[Matrix Moments] Asish Mohapatra’s journey from being an investor to building a fintech startup at scale

In this episode of Matrix Moments, Asish Mohapatra talks with Vikram Vaidyanathan, Managing Director, Matrix Partners India, about his journey of building OfBusiness, and his transition from being an investor at Matrix Partners India to the founder of a fintech startup.

[Matrix Moments] Asish Mohapatra’s journey from being an investor to building a fintech startup at scale

Saturday July 11, 2020,

6 min Read

“I think the key difference between an investor and an entrepreneur is what they enjoy doing. I think an entrepreneur is someone who wants to get things done, who wants to enjoy his every single moment of celebration or grief. Whereas an investor is one who's probably hooked on to a very long drawn outcome, and it's okay not doing it himself,” says Asish Mohapatra in a Matrix Moments talk with Vikram Vaidyanathan, Managing Director, Matrix Partners India.  

Matrix Moments OfBusiness

Asish Mohapatra and Vikram Vaidyanathan

Asish explains he was always very operational and hands-on. He wanted to get his hands dirty. It was what pushed him into entrepreneurship from investing. 

“I think I was a good investor, not a great one. I was a good consultant, not a great one,” says Asish. When he started Ofbusiness in 2016, within the first three-to-four months, the startup was clocking a GMV of Rs 15-20 crore. It also had a positive NCM 3 (net contribution margin 3) and burning Rs 50-60 lakh.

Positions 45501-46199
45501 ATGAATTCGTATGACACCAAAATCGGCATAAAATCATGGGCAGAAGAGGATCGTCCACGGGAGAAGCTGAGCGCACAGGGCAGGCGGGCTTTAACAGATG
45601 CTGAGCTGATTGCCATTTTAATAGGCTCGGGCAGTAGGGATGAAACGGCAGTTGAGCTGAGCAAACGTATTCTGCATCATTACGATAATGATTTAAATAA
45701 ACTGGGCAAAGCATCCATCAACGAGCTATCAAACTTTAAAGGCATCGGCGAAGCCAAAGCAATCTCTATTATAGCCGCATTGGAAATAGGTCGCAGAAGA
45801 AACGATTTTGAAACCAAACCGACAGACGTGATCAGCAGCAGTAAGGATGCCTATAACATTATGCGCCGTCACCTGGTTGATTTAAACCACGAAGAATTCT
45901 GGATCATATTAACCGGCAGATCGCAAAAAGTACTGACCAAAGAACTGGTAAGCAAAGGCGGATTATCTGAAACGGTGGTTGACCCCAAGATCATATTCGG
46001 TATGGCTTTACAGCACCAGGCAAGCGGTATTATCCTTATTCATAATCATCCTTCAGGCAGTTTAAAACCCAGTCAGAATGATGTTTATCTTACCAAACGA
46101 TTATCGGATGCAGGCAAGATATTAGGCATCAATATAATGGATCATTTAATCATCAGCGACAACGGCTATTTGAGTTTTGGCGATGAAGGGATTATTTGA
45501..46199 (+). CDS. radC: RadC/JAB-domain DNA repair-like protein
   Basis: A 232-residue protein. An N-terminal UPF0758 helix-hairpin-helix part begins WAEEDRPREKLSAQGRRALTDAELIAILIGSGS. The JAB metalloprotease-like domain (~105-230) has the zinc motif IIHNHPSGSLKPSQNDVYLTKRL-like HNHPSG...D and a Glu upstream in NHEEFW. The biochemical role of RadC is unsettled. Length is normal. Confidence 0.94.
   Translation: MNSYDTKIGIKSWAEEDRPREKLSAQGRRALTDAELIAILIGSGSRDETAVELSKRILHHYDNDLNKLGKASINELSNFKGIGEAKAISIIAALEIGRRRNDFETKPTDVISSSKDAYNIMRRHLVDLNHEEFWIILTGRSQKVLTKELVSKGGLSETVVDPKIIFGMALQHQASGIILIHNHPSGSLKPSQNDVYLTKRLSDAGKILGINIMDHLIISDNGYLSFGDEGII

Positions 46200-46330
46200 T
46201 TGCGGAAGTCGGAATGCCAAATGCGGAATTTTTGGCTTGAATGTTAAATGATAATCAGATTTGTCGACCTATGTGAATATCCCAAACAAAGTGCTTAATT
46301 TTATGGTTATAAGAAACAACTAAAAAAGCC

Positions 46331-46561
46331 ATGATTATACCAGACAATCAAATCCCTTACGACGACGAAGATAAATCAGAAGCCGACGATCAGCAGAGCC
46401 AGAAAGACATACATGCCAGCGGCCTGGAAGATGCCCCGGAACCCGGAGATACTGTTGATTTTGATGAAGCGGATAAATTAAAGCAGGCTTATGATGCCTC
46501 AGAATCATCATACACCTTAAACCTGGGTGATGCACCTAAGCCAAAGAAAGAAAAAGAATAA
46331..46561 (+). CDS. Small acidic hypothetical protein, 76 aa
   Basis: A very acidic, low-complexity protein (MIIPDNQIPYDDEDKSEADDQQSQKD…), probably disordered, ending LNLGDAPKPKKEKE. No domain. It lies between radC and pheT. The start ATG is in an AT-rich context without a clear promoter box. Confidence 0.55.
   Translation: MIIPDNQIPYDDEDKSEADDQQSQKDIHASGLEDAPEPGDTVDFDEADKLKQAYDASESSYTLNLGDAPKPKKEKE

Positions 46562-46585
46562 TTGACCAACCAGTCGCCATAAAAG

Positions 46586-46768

While several investors and friends told Asish that it was the highest GMV company in a quarter, he still felt something was amiss. 

“I have always believed in my life that the biggest differentiator that a company can have, or the biggest calling card that a company can have is profitability. While we were in a great march towards that, the reality is the health of that profit is under question because every commerce company, once it attempts to scale, essentially has to solve for financing,” adds Asish. 

He explains B2B commerce companies fundamentally have a credit term involved; the business is not done in advance. Thus, to be able to make a financing transaction, you need to have different capabilities. And those should be around debt raising (because debt is cheaper than equity), underwriting, and collections. 

Building towards profitability 

“You could easily build an unprofitable company unless you care about these three capabilities. I fundamentally thought that those are capabilities that we need to invest in, internally. Now, I also realised that most of the people were buying from us. Not because we were cheaper or we were faster, but because our credit terms were better,” adds Asish. 

If they were offering a seven-day credit term versus a 90-day credit term, the deal conversion was far easier. And it gave Asish the clear sense that the customers are coming to them because of the financing problem. “And the capabilities that they had invested in during my first three-to-four months of the journey were not the ones which were attuned towards financing.”  

That is when he realised that this is something that is not going to scale. “This would probably end up being a dent and a hole again. So, at the peak of our performance with the team, around June 2016, we realised we had to change. It was an arduous journey after that, but we had to change,” he adds. 

During this journey, he found that there are four capabilities needed to bulk great financial services startup. Those, he says, are: